Chuck Robinett  18:51

Maybe before and also during the beginning.


Kristy Robinett  18:53

 And we still do. 


Chuck Robinett  18:54

Yeah, it never ends.


Kimberly Hoffman  18:56

An ongoing conversation.


Chuck Robinett  18:58

 We had both been through bad marriages that lasted pretty long. Mine was almost 11 years. Yours was at least 10. Right? 


Kristy Robinett  19:05



Chuck Robinett  19:05

 So we were the victims, and both of those per se. And neither marriage was good. So I had two kids, she had two kids. When I got divorced. All my efforts went towards my children. I stopped dating, I didn’t want to be bothered with anybody else, just raising my girls. And then at one point, I finally said, Okay, now I’ve got to do something for me. And we ended up going on a blind date. But I knew though honestly, I knew that when I would go on this date with her that we were going to be married otherwise I wouldn’t have done it. It’s just really weird how that works.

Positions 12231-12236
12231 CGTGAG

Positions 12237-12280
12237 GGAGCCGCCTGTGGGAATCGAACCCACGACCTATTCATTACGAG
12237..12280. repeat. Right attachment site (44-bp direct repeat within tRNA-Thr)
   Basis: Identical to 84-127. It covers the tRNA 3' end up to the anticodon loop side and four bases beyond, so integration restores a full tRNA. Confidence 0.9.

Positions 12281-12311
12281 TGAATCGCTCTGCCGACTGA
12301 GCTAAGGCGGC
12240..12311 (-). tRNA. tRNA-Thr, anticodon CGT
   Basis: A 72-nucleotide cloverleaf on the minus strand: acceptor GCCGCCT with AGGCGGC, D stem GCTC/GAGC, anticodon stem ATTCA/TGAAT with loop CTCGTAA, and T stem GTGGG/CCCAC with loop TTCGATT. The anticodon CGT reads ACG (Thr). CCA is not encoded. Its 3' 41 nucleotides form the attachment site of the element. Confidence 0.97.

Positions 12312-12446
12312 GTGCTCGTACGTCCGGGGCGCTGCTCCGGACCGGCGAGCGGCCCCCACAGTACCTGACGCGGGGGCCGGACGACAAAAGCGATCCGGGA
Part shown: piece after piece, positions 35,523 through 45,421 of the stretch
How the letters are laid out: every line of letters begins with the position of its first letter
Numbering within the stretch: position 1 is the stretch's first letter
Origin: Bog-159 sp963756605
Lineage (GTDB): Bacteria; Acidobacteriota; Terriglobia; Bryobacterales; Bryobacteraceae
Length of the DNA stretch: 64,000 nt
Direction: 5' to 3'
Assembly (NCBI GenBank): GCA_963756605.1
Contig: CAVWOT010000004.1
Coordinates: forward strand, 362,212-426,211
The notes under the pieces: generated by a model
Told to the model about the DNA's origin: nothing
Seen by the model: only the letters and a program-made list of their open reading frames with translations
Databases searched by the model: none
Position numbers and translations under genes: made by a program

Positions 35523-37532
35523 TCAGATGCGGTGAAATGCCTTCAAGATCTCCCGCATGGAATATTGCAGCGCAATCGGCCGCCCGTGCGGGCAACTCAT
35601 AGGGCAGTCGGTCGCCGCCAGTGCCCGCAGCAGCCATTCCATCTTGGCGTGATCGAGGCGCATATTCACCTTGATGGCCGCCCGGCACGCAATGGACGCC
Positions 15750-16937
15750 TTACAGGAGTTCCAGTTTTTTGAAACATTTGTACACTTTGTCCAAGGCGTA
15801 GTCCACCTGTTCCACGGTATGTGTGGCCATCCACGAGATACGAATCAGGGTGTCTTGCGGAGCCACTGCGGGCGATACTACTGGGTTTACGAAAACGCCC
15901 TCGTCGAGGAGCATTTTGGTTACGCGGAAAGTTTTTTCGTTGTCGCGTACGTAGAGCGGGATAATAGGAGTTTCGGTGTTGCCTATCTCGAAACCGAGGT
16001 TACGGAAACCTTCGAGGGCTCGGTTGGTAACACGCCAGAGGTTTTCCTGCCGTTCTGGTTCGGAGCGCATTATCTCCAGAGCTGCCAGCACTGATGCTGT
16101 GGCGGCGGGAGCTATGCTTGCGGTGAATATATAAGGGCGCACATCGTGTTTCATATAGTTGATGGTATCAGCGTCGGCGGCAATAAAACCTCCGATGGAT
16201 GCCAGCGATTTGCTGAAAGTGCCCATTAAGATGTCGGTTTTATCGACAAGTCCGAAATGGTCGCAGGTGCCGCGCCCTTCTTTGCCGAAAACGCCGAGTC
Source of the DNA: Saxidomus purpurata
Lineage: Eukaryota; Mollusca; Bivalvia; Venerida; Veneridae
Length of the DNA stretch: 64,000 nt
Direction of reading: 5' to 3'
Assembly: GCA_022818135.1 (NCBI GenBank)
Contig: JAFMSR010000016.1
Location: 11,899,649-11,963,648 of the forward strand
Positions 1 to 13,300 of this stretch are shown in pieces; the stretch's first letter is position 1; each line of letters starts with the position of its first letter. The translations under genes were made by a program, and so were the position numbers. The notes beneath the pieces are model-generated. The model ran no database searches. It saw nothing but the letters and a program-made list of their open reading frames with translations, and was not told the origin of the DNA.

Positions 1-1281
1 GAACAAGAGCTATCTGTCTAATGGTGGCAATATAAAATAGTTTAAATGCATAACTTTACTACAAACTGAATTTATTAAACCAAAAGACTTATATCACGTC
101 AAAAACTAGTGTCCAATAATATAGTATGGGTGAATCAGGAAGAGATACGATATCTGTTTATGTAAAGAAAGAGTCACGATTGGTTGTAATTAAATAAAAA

Kimberly Hoffman  19:43

So you just knew in your heart that


Chuck Robinett  19:45

Yeah, otherwise I would not have done what I did.


Kristy Robinett  19:48

And the interesting thing is we both say neither of us were one another’s types you know we had in our head.


Chuck Robinett  19:54



Kristy Robinett  19:54

And yet we were exactly what one another needed.


Chuck Robinett  19:57



Kimberly Hoffman  19:58



Chuck Robinett  19:59

And trust me she’s my type now.


Matthew Hoffman  20:02

Glad you figured that out.


Kristy Robinett  20:04

That’s nice after 20 years.


Chuck Robinett  20:06

Good answer. Good answer.


Kristy Robinett  20:07